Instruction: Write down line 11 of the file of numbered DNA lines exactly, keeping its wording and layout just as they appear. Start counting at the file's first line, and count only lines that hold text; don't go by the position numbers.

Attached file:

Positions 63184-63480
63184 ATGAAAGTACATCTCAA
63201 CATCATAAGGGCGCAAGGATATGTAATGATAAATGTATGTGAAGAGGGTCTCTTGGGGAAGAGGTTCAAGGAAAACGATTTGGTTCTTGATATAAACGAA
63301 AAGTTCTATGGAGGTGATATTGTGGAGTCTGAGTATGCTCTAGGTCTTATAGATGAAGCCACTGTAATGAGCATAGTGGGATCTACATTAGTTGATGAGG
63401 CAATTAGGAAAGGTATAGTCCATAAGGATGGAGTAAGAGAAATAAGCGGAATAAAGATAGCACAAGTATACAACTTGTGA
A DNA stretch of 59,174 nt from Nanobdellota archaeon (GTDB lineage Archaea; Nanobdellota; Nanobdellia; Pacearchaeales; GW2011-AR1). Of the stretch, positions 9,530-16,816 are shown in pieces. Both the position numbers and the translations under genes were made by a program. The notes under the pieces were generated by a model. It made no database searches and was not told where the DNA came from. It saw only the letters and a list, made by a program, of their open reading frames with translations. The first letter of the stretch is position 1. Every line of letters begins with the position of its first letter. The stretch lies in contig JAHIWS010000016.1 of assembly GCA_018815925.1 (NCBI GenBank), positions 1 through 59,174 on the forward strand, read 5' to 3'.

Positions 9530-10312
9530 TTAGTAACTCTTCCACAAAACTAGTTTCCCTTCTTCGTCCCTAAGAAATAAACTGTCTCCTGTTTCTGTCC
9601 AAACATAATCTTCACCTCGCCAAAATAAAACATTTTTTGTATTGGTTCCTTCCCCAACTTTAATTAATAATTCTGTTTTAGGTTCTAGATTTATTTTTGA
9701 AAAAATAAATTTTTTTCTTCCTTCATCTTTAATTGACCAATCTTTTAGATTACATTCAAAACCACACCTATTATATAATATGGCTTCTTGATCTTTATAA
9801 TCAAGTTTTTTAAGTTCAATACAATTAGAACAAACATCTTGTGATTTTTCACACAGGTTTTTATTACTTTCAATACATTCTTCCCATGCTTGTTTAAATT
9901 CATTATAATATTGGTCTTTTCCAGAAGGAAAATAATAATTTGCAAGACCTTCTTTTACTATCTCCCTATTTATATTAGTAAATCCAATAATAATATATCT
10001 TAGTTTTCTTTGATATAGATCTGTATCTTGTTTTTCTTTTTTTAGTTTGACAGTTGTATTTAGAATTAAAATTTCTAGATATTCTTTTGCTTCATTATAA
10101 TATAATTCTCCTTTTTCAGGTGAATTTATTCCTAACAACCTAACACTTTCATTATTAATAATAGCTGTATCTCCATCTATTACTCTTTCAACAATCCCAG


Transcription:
9801 TCAAGTTTTTTAAGTTCAATACAATTAGAACAAACATCTTGTGATTTTTCACACAGGTTTTTATTACTTTCAATACATTCTTCCCATGCTTGTTTAAATT